Frontier's West Va. broadband proposal gets state senate backing

Frontier Communications (Nasdaq: FTR), which became West Virginia's largest service provider when it purchased Verizon's (NYSE: VZ) rural lines in 2010, has received the state senate's backing for its proposal to target broadband rollouts at consumers who have no service at all.

A new bill that was revised by the Senate on Wednesday, reports The Charleston Gazette, requires the Broadband Deployment Council to allocate state funds to service providers that are offering broadband services to cities and towns "for the first time" versus those that are upping Internet speeds that have existing service.

The Broadband Deployment Council has over $2 million it will dole out to various service providers to expand broadband service.

"The highest-need areas will get money first," said Sen. Robert Plymale, D-Wayne, who introduced the amendment Wednesday.

Sen. Mitch Carmichael, R-Jackson, who voted for the amendment, said that the funds should target the estimated 85,000 households in West Va. still can't get Internet service.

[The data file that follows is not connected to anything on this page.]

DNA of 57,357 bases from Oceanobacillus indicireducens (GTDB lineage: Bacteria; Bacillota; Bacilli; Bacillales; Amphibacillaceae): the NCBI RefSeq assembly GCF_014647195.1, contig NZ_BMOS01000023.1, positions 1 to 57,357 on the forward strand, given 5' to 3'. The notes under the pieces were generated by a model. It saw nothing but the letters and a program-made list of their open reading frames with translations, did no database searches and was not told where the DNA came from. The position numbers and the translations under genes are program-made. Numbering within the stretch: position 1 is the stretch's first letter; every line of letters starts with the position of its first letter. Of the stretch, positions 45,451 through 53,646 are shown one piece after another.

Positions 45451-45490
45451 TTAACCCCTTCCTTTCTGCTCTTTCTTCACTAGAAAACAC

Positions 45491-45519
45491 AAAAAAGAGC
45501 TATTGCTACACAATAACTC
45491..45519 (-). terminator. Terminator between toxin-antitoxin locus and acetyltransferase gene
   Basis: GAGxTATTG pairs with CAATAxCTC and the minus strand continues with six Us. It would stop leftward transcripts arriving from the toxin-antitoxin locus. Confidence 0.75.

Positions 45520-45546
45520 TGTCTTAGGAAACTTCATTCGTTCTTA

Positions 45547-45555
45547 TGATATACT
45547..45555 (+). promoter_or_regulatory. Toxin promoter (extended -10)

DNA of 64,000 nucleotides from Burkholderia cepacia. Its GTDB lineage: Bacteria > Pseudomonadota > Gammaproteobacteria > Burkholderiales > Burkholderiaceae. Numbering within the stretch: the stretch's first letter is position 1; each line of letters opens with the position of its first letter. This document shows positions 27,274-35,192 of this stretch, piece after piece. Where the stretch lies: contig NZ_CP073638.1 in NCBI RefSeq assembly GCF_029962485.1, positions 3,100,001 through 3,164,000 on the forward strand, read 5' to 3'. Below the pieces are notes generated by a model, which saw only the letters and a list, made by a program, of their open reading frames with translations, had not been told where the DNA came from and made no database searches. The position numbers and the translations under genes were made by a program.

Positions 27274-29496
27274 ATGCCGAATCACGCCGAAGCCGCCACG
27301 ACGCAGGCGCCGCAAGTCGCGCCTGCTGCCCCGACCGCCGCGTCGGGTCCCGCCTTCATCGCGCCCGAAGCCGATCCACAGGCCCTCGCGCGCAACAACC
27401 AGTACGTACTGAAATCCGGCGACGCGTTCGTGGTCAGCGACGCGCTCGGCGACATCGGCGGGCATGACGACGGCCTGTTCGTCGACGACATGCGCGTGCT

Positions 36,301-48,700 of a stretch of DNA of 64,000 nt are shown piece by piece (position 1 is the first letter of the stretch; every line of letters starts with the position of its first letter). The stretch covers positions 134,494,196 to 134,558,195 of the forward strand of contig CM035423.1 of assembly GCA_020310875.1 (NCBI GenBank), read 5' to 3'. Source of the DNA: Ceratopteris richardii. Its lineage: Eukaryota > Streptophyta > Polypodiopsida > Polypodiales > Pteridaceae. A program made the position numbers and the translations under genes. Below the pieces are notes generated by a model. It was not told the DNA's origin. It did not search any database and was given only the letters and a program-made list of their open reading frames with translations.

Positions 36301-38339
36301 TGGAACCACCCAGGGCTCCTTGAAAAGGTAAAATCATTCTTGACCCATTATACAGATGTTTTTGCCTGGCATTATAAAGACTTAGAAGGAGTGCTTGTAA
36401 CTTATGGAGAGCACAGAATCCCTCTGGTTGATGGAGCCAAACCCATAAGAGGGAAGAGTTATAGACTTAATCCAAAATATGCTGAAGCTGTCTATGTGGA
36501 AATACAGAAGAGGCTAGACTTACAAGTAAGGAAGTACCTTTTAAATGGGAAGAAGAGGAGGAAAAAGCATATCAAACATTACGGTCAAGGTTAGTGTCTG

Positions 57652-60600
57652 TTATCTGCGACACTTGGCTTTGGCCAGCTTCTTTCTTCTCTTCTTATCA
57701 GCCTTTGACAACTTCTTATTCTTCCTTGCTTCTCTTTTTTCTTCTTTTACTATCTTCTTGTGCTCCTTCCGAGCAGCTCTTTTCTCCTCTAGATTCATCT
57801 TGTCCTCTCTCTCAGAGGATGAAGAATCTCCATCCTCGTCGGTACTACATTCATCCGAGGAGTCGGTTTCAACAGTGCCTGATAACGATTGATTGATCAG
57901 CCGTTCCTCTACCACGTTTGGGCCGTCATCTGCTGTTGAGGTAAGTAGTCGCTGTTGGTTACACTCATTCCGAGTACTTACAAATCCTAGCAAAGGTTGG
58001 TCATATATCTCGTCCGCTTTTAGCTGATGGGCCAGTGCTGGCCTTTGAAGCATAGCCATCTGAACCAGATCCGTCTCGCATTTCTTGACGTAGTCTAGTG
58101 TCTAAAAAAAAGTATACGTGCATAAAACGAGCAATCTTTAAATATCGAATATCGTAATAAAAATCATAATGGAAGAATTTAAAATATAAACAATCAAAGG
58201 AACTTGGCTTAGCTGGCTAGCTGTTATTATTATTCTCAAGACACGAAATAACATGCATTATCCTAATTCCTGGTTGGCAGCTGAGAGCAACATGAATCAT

"The Broadband Council should focus on households that don't have broadband right now, not on upgrading homes that already have it," Carmichael said. "It's not speed. It's access."

However, no everyone thinks this is the best solution. A number of senators said they need to ensure that users can get higher speeds and quality, adding that the amendment will only provide services only a minority of homes at a much higher cost.

Since completing its acquisition of Verizon's rural lines in 2010, Frontier said it has spent a lot of capital to bring broadband access to 158,000 additional households in West Virginia.

Last November, Frontier was reimbursed $29 million for making broadband and wireline telephone network upgrades in West Virginia. This comes on the heels of plans where it would start delivering up to 25 Mbps DSL services to 405,000 West Virginia residential and business customers. Eligible business customers would be able to get up to 40 Mbps speeds.

For more:
- The Charleston Gazette has this article

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